Next Article in Journal
Application of Composite Pre-Polymerized Coagulants for the Treatment of High-Strength Industrial Wastewaters
Previous Article in Journal
Characteristics of a Debris Flow Disaster and Its Mitigation Countermeasures in Zechawa Gully, Jiuzhaigou Valley, China
Previous Article in Special Issue
Can Citizen Science Promote Flood Risk Communication?
Open AccessFeature PaperArticle

Addressing Pluvial Flash Flooding through Community-Based Collaborative Research in Tijuana, Mexico

1
Tijuana River National Estuarine Research Reserve, Imperial Beach, CA 91932, USA
2
UCI Blum Center for Poverty Alleviation, University of California Irvine, Irvine, CA 92697, USA
3
School of Social Ecology, University of California Irvine, Irvine, CA 92697, USA
4
Water UCI, University of California Irvine, Irvine, CA 92697, USA
5
Department of Civil and Environmental Engineering, University of California Irvine, Irvine, CA 92697, USA
6
Zeppelin Floods, Irvine, CA 92691, USA
7
GHD, San Diego, CA 92123, USA
8
California Immigrant Policy Center, Los Angeles, CA 90014, USA
9
Office of Sustainability, University of California Irvine, Irvine, CA 92697, USA
10
City and Regional Planning, Knowlton School of Architecture, Ohio State University, Columbus, OH 43210, USA
11
Department of Earth, Space and Environmental Sciences, Palomar College, San Marcos, CA 92069, USA
12
Department of Earth System Science, University of California Irvine, Irvine, CA 92697, USA
*
Author to whom correspondence should be addressed.
Water 2020, 12(5), 1257; https://doi.org/10.3390/w12051257
Received: 11 March 2020 / Revised: 14 April 2020 / Accepted: 16 April 2020 / Published: 28 April 2020
(This article belongs to the Special Issue Urban Water Policy and Flood Risk Communication)
Pluvial flash flooding (PFF) is a growing hazard facing cities around the world as a result of rapid urbanization and more intense precipitation from global warming, particularly for low-resourced settings in developing countries. We present collaborative modeling (CM) as an iterative process to meet diverse decision-making needs related to PFF through the co-production of flood hazard models and maps. CM resulted in a set of flood hazard maps accessible through an online viewer that end-users found useful and useable for understanding PFF threats, including debris blockages and barriers to mobility and evacuation. End-users of information included individuals concerned with general flood awareness and preparedness, and involved in infrastructure and emergency management, planning, and policy. CM also showed that rain-on-grid hydrodynamic modeling is needed to depict PFF threats in ways that are intuitive to end-users. These outcomes evidence the importance and transferability of public health rationale for community-based research and principles used here including recognizing community as a unit of identity, building on strengths of the community, and integrating knowledge for the benefit of all partners. View Full-Text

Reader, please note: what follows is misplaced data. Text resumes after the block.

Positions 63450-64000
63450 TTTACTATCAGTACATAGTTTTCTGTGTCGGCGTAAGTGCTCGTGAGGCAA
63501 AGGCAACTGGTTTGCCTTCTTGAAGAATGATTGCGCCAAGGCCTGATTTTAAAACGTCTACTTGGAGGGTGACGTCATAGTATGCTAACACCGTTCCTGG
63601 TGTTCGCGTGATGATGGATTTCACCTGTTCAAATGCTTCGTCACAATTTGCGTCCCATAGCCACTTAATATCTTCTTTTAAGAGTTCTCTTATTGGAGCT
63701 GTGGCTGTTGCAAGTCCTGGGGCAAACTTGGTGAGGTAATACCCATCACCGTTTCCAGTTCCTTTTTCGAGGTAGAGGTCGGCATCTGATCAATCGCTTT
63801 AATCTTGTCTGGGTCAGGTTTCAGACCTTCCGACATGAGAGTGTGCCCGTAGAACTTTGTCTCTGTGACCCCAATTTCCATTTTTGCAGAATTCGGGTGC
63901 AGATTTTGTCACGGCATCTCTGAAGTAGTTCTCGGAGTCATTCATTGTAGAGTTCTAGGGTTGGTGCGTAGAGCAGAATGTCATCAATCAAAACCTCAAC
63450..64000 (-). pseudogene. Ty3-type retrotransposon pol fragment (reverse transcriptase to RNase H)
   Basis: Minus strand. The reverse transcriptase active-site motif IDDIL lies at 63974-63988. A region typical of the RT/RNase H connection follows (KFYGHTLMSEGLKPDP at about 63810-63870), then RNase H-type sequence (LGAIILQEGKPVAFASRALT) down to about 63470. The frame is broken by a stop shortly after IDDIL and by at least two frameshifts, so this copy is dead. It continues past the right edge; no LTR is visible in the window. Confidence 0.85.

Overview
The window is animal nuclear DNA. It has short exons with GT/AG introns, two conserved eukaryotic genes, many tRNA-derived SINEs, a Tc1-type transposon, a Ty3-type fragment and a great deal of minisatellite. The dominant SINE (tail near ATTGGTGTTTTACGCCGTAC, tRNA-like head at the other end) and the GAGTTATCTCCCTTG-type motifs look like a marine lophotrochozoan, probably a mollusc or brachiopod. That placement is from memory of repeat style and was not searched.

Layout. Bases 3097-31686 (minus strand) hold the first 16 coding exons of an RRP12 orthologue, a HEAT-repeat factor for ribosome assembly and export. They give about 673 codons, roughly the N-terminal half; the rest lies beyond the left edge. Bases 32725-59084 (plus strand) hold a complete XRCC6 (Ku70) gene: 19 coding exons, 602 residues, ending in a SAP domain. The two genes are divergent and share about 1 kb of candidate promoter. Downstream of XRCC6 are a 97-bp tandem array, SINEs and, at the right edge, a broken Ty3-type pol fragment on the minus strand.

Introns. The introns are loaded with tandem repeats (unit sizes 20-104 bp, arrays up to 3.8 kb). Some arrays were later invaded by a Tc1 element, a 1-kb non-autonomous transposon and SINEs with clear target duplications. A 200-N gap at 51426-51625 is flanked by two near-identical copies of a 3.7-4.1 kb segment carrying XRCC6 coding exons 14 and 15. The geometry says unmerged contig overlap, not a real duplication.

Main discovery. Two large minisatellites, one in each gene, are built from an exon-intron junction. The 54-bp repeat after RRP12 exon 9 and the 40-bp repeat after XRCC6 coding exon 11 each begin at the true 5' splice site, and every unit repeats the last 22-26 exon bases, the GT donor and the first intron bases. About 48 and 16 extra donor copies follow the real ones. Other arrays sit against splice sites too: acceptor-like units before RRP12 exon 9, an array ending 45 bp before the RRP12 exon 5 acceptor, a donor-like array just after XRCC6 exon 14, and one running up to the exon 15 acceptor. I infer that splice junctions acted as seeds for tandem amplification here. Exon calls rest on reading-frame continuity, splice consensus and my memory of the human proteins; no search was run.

Keywords: flooding; pluvial; collaborative modeling; co-production; community flooding; pluvial; collaborative modeling; co-production; community
Show Figures

Figure 1

MDPI and ACS Style

Goodrich, K.A.; Basolo, V.; Feldman, D.L.; Matthew, R.A.; Schubert, J.E.; Luke, A.; Eguiarte, A.; Boudreau, D.; Serrano, K.; Reyes, A.S.; Contreras, S.; Houston, D.; Cheung, W.; AghaKouchak, A.; Sanders, B.F. Addressing Pluvial Flash Flooding through Community-Based Collaborative Research in Tijuana, Mexico. Water 2020, 12, 1257.

Show more citation formats Show less citations formats
Note that from the first issue of 2016, MDPI journals use article numbers instead of page numbers. See further details here.

Article Access Map by Country/Region

1
Search more from Scilit
 
Search
Back to TopTop